Toad of Toad Hall – A A Milne

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What could be better than a play written by one of the English language’s best known children’s authors based on the book by one of the others. A A Milne whilst famous for his tales of Christopher Robin, Winnie the Pooh and all his friends in The Hundred Acre Wood was also a prolific playwright and in 1929 he adapted Kenneth Grahame’s famous 1908 tale The Wind in the Willows for the stage. This year marks ninety years since the first production and the copy I have is the first American edition also from 1929 printed by Charles Scribner’s Sons of New York. The introduction is particularly interesting as Milne deals with the problems of adapting a book, particularly one as well known as The Wind in the Willows.

There are two well-known ways in which to make a play out of a book. You may insist on being faithful to the author, which means that the scene in the aeroplane on page 673 must be got in somehow, however impossible dramatically, or, with somebody else’s idea in your pocket, you may insist on being faithful to yourself, which means that by the middle of act III everybody will realise how right the original author was to have made a book of it. There may be a third way, in which case I have tried to follow it. If, as is more likely, there isn’t, then I have not made a play of The Wind in the Willows. But I have, I hope, made some sort of entertainment, with enough of Kenneth Grahame in it to appease his many admirers, and enough of me in it to justify my name on the title page.

Milne’s solution to condensing the book is to focus on the parts that feature Mr Toad. this means that a consistent central cast is established although Toad is actually only in roughly half of the original book. He also gets round the problem of just how big is everyone, after all Toad drives cars and owns a horse drawn caravan but is definitely smaller than Badger whom we know lives under a tree in the Wild Wood so must be ‘normal sized’ at least most of the time. by having the start of the first act and also the epilogue make it clear that all the action is actually the dream of a young girl called Marigold sitting with her nursemaid on the banks of the river on a warm spring morning, neither of which are in the original story.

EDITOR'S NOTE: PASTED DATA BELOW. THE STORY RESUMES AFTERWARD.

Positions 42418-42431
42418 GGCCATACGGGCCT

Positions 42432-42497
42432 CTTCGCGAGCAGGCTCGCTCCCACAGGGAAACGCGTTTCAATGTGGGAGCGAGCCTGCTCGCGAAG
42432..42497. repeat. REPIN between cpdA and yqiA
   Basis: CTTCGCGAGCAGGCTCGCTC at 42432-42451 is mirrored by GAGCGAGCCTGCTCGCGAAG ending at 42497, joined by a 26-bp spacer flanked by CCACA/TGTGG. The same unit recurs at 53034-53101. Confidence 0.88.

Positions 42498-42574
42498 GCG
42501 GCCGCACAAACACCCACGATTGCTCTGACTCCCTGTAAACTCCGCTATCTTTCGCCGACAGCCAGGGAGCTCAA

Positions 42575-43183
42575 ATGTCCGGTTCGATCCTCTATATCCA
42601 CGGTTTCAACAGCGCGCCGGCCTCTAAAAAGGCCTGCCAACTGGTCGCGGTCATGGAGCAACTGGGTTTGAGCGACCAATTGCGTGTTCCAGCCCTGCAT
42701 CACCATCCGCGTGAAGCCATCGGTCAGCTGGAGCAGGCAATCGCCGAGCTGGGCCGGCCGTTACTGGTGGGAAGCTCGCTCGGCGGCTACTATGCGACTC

In reading the book, it is necessary to think of Mole, for instance, sometimes as an actual mole, sometimes as such a mole in human clothes, sometimes as a mole grown to human size, sometimes as walking on two legs, sometimes on four. He is a mole, he isn’t a mole. What is he? I don’t know. And, not being a matter of fact person, I don’t mind. At least I do know, and still I don’t mind

This quote, also from the introduction, gets to the heart of the ‘problem’ with The Wind in the Willows. But the reason why I put the word problem in quotes is because it isn’t a problem and never has been to readers of the book who are just swept up in the story. But put it on a stage, with humans playing the characters, and the stage director definitely has a potential problem. This is solved by the dream concept and allows the tale to unfold seamlessly with everyone being human sized yet still being Mole, Ratty, Badger, Toad et al.